Alaska Airlines made the decision to ground all of its Boeing 737-9 aircraft late Friday, following an alarming incident that occurred during one flight. Shortly after takeoff, a window and a piece of fuselage on the plane blew out, causing the cabin to depressurize. The flight data revealed that the plane climbed to an altitude of 16,000 feet before making an emergency landing at Portland International Airport.
Despite the harrowing ordeal, the plane landed safely with all 174 passengers and six crew members unharmed. Alaska Airlines CEO Ben Minicucci addressed the situation, stating, “Following tonight’s event on Flight 1282, we have decided to take the precautionary step of temporarily grounding our fleet of 65 Boeing 737-9 aircraft.” This measure ensures that each aircraft undergoes thorough maintenance and safety inspections before returning to service, a process that is expected to be completed within a few days.
At this time, the airline has not provided any further details regarding injuries or the cause of the incident. According to flight tracking data from the FlightAware website, the plane was diverted approximately six minutes after takeoff at 5:07 p.m. and successfully landed at 5:26 p.m. The pilot communicated to air traffic controllers in Portland that the airplane was in an emergency situation, experiencing depressurization, and needed to return to the airport.
A passenger onboard managed to capture an image of the gaping hole in the side of the plane adjacent to passenger seats, which was later shared with KATU-TV in Portland. Additionally, videos taken by passengers showed the use of oxygen masks and a round of applause as the aircraft safely touched down.
The airline’s swift and proactive response ensures the well-being and tranquility of its passengers during this unsettling incident. Alaska Airlines will continue to prioritise safety as they thoroughly inspect and maintain each aircraft before resuming regular operations.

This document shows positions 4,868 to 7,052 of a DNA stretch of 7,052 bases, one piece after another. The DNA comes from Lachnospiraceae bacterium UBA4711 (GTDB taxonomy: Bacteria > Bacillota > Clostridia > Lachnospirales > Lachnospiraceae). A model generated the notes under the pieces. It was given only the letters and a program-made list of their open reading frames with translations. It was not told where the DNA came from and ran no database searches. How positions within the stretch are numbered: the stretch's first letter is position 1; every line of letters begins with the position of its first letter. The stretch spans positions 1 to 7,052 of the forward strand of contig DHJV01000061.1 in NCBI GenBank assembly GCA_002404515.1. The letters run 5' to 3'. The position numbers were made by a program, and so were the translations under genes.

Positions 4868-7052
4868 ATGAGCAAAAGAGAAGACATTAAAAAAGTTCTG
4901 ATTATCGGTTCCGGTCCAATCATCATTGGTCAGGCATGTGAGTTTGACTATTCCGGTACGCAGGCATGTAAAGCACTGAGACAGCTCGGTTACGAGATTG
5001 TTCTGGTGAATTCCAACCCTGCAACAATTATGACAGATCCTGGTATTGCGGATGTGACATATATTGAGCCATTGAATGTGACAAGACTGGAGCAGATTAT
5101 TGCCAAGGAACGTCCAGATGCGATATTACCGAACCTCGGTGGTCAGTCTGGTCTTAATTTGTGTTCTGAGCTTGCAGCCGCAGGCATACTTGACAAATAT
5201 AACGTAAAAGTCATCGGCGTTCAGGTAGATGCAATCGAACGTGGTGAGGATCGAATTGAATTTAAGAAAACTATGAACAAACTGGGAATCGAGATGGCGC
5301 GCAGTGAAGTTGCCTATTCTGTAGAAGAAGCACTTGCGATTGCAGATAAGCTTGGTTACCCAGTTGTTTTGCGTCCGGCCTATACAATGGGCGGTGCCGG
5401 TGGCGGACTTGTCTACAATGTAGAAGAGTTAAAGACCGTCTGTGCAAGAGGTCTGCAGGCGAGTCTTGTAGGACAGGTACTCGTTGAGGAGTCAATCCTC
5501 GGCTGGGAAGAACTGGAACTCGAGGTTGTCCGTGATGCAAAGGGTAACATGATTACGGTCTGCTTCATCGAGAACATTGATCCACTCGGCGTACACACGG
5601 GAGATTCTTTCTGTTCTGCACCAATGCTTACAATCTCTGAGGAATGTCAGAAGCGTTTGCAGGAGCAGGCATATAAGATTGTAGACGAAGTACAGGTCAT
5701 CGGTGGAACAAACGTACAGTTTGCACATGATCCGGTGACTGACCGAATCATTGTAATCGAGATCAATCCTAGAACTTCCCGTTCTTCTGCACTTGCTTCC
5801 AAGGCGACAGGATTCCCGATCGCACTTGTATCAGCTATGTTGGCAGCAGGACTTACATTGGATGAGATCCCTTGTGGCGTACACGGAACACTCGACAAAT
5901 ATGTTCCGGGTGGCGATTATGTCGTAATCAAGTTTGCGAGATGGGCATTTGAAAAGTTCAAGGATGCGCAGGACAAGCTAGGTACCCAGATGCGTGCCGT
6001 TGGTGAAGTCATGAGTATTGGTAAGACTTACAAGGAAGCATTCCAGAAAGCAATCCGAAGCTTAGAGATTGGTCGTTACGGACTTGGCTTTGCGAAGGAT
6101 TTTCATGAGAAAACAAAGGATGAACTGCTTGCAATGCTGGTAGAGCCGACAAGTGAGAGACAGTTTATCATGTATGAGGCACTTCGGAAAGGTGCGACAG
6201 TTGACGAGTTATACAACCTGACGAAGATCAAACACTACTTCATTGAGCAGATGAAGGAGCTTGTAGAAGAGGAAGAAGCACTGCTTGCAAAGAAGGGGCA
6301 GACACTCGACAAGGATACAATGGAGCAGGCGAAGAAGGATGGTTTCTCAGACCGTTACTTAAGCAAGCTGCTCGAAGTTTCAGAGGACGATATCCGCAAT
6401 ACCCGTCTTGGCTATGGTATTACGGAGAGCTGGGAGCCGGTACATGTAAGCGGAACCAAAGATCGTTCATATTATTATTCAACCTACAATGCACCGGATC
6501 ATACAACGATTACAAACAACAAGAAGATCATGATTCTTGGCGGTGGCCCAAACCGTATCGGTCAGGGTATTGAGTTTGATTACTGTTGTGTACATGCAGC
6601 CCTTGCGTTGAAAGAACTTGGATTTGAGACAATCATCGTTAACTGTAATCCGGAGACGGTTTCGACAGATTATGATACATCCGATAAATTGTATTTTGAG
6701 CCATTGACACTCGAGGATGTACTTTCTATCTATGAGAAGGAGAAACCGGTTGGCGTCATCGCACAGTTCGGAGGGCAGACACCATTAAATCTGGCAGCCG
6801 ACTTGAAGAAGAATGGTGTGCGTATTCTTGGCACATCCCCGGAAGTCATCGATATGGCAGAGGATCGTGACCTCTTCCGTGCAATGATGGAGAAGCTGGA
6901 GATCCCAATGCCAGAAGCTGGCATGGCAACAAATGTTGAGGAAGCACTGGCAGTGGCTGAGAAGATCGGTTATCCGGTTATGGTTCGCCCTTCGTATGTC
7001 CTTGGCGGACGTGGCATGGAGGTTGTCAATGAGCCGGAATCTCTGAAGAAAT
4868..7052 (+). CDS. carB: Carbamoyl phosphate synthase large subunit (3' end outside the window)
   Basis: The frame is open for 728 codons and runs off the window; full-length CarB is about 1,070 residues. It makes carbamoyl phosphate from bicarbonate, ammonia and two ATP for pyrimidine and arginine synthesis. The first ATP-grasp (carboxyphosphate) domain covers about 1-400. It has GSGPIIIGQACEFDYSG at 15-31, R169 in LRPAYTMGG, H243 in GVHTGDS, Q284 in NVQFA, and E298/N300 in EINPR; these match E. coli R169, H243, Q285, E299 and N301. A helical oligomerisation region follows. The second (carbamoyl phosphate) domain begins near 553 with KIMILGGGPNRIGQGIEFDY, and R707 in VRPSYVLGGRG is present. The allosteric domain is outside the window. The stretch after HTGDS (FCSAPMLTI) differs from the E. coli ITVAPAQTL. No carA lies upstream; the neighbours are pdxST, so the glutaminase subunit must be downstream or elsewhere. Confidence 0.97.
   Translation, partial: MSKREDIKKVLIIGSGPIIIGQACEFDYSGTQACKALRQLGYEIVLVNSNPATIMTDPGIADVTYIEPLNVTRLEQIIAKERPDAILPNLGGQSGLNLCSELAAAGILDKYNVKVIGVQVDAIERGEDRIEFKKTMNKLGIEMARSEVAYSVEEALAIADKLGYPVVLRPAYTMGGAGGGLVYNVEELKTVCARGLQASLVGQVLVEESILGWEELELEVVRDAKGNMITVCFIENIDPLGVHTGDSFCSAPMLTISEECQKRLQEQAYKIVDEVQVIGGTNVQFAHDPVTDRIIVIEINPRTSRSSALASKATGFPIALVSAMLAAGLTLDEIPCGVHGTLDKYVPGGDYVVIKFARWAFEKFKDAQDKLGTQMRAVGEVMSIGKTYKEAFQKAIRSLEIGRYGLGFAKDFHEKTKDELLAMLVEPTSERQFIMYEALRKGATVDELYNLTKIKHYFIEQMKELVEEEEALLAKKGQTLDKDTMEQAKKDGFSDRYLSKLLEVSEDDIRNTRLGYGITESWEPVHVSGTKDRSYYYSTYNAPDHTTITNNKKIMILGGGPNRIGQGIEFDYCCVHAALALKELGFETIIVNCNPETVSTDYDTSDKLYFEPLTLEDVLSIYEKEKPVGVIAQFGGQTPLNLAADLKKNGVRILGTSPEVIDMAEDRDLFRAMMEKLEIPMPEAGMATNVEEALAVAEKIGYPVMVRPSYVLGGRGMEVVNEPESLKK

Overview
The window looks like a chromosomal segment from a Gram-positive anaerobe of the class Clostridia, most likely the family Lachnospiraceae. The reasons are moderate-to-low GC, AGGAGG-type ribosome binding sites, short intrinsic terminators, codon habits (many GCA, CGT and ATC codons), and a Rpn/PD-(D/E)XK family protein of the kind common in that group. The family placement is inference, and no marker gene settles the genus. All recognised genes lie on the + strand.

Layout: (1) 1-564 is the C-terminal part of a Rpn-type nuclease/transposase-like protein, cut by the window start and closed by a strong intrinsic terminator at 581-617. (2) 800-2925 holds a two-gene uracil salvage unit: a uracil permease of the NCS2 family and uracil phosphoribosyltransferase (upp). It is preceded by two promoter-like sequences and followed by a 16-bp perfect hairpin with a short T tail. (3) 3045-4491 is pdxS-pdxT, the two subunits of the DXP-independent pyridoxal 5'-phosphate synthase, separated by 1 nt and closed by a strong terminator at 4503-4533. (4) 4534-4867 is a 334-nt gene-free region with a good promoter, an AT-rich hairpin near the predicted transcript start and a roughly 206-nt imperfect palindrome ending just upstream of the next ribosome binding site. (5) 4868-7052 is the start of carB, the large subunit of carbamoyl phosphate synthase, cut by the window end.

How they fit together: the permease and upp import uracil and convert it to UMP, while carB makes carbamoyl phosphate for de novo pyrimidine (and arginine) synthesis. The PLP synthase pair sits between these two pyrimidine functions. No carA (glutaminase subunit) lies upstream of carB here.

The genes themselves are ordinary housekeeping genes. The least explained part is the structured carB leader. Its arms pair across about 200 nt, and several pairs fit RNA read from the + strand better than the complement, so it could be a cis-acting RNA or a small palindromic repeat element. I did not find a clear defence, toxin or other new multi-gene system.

Investigating a Flight Incident
The National Transportation Safety Board (NTSB) is currently investigating an event on a flight and will provide updates when available. The Federal Aviation Administration (FAA) has also stated that they will conduct their own investigation.
Newly Certified Boeing Aircraft
According to online FAA records, the Boeing 737-9 MAX involved in the incident recently received its certification after rolling off the assembly line just two months ago.
FlightRadar24, a tracking service, reported that the aircraft had been in service for 145 flights since its commercial debut on Nov. 11. The flight from Portland was the third of the day for this particular plane.
Boeing, the manufacturer of the Max aircraft, is aware of the incident and is actively gathering more information to support the investigation.
Introduction of the Max Aircraft
The Max is the newest version of Boeing’s well-established 737 model. This twin-engine, single-aisle aircraft is commonly used for domestic flights within the United States and entered service in May 2017.
Previous Accidents and Grounding
Two Max 8 jets crashed in 2018 and 2019, resulting in the tragic loss of 346 lives. Following these incidents, all Max 8 and Max 9 planes worldwide were grounded for nearly two years. Passengers were only able to board these planes again after Boeing made necessary changes to address issues with an automated flight control system that was implicated in the accidents.
Safety Concerns and Maintenance
In response to safety concerns, the FAA advised pilots to limit the use of an anti-ice system on the Max aircraft in dry conditions due to the potential overheating and breakaway of engine inlets, which could pose a risk to the plane. Additionally, manufacturing flaws have occasionally led to interruptions in Max deliveries. In December, airlines were instructed by Boeing to inspect the rudder-control system on these planes for possible loose bolts.
The investigation into the recent flight incident will shed light on any potential issues and contribute to overall aviation safety.